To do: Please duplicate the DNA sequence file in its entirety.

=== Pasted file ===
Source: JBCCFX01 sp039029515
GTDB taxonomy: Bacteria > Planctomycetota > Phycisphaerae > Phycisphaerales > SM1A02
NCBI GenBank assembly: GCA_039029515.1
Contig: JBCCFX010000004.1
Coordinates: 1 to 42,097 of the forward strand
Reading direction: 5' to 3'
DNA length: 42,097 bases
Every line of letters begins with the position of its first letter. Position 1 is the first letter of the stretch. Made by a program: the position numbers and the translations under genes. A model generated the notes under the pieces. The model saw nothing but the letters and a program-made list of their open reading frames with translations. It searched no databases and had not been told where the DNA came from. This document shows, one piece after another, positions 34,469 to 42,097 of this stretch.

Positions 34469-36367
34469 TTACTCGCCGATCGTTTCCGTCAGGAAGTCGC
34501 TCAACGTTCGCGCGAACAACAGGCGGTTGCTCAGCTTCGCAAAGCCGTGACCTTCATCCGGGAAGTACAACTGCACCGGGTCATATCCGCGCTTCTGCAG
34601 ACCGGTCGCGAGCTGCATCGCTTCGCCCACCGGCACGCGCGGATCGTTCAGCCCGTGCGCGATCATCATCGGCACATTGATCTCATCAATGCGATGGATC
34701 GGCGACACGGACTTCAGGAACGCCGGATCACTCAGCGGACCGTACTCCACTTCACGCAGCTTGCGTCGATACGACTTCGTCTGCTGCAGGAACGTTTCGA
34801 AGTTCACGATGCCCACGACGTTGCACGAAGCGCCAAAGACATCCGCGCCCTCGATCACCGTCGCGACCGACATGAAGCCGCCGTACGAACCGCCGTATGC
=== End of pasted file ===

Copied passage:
Source: JBCCFX01 sp039029515
GTDB taxonomy: Bacteria > Planctomycetota > Phycisphaerae > Phycisphaerales > SM1A02
NCBI GenBank assembly: GCA_039029515.1
Contig: JBCCFX010000004.1
Coordinates: 1 to 42,097 of the forward strand
Reading direction: 5' to 3'
DNA length: 42,097 bases
Every line of letters begins with the position of its first letter. Position 1 is the first letter of the stretch. Made by a program: the position numbers and the translations under genes. A model generated the notes under the pieces. The model saw nothing but the letters and a program-made list of their open reading frames with translations. It searched no databases and had not been told where the DNA came from. This document shows, one piece after another, positions 34,469 to 42,097 of this stretch.

Positions 34469-36367
34469 TTACTCGCCGATCGTTTCCGTCAGGAAGTCGC
34501 TCAACGTTCGCGCGAACAACAGGCGGTTGCTCAGCTTCGCAAAGCCGTGACCTTCATCCGGGAAGTACAACTGCACCGGGTCATATCCGCGCTTCTGCAG
34601 ACCGGTCGCGAGCTGCATCGCTTCGCCCACCGGCACGCGCGGATCGTTCAGCCCGTGCGCGATCATCATCGGCACATTGATCTCATCAATGCGATGGATC
34701 GGCGACACGGACTTCAGGAACGCCGGATCACTCAGCGGACCGTACTCCACTTCACGCAGCTTGCGTCGATACGACTTCGTCTGCTGCAGGAACGTTTCGA
34801 AGTTCACGATGCCCACGACGTTGCACGAAGCGCCAAAGACATCCGCGCCCTCGATCACCGTCGCGACCGACATGAAGCCGCCGTACGAACCGCCGTATGC